Security Experts:

long dotted

NEWS & INDUSTRY UPDATES

Former Air Force intelligence officer, Monica Elfriede Witt, has been charged with providing secret U.S. information to the Iranian government. [Read More]
Beijing calls the latest US warning against using Huawei equipment "groundless", as the Chinese telecom giant faces espionage fears in a growing number of countries. [Read More]
Russian lawmakers on backed a bill that could cut off the country's internet traffic from servers abroad which critics say is a step towards censorship and possibly an isolated network like in North Korea. [Read More]
United States senators have voiced concerns over the use of foreign-made Virtual Private Network (VPN) applications within the Department of Homeland Security. [Read More]
NATO has opened its annual Defense Innovation Challenge and invites proposals on solutions to support NATO's command, control, communications, computers, intelligence, surveillance and reconnaissance (C4ISR) and cyber capabilities. [Read More]
Huawei's top executive in Europe brushed off Western critics and defended the company's track record against accusations that it could serve as front for Chinese spying. [Read More]
Google says two of the vulnerabilities patched by Apple this week with the release of iOS 12.1.4 are zero-days that have been exploited in the wild. [Read More]
The China-linked cyberspy group known as APT10 has targeted a US law firm, a major Norwegian MSP, and an international apparel company in an extended cyber-espionage campaign. [Read More]
Foreign meddling and hacking attempts had "no material impact" on the US midterm congressional elections 2018, according to a high-level review by the Justice and Homeland Security Departments. [Read More]
The US intelligence community’s latest worldwide threat assessment warns that Russia and China are capable of disrupting critical infrastructure and Iran is not far behind. [Read More]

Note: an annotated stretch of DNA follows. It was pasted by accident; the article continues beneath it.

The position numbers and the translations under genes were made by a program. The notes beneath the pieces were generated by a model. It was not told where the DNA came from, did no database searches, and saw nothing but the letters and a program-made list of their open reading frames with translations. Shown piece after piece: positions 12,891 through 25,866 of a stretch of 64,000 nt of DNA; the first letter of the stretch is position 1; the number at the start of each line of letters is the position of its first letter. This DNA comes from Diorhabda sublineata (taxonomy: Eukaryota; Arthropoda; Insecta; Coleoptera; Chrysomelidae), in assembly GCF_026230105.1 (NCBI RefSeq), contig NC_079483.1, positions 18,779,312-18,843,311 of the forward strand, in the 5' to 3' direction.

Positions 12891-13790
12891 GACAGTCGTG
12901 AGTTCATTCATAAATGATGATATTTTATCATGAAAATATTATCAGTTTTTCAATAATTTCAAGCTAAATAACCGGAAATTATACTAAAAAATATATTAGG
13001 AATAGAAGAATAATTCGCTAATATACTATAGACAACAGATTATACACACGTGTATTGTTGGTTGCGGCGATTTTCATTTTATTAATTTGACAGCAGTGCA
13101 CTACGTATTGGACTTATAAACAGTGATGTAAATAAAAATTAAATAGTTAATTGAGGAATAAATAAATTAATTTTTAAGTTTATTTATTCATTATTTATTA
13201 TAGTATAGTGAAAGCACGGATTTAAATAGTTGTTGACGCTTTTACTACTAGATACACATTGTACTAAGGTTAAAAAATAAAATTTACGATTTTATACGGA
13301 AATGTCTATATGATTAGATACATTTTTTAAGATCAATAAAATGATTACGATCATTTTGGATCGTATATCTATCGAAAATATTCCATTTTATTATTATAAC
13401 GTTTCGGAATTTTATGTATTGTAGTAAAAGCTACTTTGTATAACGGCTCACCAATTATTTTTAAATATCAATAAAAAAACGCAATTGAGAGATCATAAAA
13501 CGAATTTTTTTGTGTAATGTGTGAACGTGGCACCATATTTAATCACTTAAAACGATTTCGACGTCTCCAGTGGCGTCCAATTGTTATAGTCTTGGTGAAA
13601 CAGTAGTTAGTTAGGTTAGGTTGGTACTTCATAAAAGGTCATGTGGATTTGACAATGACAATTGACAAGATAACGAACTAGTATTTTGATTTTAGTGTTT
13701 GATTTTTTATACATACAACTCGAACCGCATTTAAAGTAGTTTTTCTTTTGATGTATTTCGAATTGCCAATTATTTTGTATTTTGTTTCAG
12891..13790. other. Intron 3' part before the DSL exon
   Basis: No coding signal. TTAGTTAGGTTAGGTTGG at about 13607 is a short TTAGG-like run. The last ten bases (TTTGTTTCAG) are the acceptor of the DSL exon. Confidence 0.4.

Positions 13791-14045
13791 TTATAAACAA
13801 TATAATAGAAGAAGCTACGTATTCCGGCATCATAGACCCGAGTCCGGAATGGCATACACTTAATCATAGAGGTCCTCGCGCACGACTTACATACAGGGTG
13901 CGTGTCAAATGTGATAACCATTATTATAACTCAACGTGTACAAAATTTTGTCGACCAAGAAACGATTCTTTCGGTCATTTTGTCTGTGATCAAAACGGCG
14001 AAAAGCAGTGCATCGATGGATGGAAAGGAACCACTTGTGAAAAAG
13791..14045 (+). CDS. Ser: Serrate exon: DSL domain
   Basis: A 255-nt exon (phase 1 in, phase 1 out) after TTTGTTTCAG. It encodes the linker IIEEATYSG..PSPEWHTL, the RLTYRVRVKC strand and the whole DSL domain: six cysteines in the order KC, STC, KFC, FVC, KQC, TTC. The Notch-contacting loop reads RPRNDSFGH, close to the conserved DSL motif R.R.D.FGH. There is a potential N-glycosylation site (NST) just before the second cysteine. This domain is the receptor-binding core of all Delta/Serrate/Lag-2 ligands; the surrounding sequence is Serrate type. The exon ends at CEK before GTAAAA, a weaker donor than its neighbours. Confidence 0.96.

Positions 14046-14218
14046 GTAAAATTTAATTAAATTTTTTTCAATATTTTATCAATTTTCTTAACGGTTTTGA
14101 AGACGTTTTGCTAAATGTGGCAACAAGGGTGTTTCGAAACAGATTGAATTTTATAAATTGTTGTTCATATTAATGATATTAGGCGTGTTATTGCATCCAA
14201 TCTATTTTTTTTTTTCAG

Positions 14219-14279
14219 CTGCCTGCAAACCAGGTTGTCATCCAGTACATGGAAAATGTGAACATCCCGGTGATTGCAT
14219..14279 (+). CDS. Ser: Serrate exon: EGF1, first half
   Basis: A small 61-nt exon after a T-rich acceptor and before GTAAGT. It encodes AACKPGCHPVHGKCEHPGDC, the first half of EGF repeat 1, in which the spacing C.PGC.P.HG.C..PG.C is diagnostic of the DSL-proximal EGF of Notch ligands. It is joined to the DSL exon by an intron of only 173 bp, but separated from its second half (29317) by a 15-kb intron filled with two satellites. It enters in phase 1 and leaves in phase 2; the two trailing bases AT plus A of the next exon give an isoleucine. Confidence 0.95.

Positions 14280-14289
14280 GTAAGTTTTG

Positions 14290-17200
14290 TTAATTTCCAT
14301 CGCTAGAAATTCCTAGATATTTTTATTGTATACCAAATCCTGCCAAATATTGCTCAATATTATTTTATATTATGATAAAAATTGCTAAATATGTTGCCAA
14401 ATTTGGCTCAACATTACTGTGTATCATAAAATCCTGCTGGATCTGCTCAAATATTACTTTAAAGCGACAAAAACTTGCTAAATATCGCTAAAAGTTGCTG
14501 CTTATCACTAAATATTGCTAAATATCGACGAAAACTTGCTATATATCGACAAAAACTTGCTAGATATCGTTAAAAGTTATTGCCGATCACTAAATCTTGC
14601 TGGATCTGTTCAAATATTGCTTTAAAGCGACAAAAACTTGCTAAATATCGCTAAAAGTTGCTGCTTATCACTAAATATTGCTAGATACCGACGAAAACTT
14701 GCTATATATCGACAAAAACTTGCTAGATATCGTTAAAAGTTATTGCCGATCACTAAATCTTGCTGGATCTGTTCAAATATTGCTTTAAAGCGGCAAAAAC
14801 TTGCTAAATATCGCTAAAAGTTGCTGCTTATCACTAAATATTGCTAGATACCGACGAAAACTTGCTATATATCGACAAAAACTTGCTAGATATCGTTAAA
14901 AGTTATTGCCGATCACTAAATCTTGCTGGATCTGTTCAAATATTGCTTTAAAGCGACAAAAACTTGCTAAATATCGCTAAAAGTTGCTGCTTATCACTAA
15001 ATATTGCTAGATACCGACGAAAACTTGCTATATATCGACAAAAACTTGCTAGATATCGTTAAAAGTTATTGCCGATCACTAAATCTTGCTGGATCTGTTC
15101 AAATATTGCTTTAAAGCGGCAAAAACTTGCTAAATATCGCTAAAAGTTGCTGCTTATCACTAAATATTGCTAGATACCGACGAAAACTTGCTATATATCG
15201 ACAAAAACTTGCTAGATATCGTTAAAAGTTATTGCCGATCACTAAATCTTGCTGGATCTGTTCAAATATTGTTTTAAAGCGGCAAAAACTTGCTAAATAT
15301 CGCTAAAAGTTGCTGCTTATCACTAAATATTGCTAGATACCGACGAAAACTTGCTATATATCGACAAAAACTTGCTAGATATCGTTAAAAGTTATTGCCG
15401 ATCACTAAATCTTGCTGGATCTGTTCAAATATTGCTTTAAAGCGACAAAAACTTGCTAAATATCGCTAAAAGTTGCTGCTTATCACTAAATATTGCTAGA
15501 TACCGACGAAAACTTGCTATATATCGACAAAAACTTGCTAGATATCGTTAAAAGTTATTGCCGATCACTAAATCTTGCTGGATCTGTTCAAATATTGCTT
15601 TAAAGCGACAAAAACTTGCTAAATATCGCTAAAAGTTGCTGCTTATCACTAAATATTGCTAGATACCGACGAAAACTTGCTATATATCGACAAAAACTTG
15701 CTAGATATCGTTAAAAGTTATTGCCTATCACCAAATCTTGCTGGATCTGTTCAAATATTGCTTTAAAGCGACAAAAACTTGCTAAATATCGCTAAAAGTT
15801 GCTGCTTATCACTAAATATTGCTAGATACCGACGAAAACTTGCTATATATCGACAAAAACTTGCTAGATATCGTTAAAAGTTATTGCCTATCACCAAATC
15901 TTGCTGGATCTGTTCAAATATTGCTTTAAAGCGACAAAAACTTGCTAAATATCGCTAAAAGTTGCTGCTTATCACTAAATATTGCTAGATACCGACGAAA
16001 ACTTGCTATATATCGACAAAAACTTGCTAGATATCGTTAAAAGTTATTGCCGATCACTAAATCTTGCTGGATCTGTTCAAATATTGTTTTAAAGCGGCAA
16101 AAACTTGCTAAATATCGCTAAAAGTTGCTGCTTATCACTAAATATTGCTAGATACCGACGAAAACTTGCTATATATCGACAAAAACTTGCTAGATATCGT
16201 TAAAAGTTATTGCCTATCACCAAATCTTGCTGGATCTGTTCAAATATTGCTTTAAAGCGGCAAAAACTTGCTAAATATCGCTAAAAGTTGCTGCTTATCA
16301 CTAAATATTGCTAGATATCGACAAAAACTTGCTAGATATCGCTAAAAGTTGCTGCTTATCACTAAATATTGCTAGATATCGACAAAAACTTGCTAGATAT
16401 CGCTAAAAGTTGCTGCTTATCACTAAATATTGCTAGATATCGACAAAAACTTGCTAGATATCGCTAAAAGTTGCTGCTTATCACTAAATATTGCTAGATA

FEATURES, INSIGHTS // Cyberwarfare

rss icon

Justin Fier's picture
Against the ongoing backdrop of cyber conflict between nation states and escalating warnings from the Department of Homeland Security, critical infrastructure is becoming a central target for threat actors.
Galina Antova's picture
We must recognize industrial cyberattacks as tactics in a new form of “economic warfare” being waged between nation-states to gain economic and political advantage without having to pay the price of open combat.
Oliver Rochford's picture
The lifting of certain sanctions may provide an alternative incentive to limit certain types of cyberwar activity.
Josh Lefkowitz's picture
It’s critical to recognize that there will always be virtual ways in which terrorists and other criminals can create threats that no border process or physical security program can stop.
Ryan Naraine's picture
Thomas Rid, Professor in the Department of War Studies at King’s College London, joins the podcast to discuss the lack of nuance in the crypto debate and the future of global cyber conflict.
James McFarlin's picture
If there were any lingering doubts that cybersecurity is a geopolitical issue with global implications, such opinions were cast on the rocks by discussions this past week at the 2015 World Economic Forum in Davos, Switzerland.
James McFarlin's picture
The overall industry tone of caution around active defenses may be calibrated to defuse the notion rather than taking the argument, buying time for other alternatives to surface.
James McFarlin's picture
Does a dangerous threat lie with ISIS’s possible use of cyber weapons against American critical infrastructure, financial system or other targets? Will such attacks be attempted and do the capabilities exist within ISIS to do so?
James McFarlin's picture
Creative disruption, where a paradigm shift in thinking replaces an existing order, may be an elusive concept but its power as a driving force of human behavior cannot be denied.
James McFarlin's picture
One can only hope our nation’s alarm clocks wake up and stir our national leaders’ imaginations before a cyber incident of the magnitude of 9/11 results in the need for a “Cyber Strikes Commission Report.”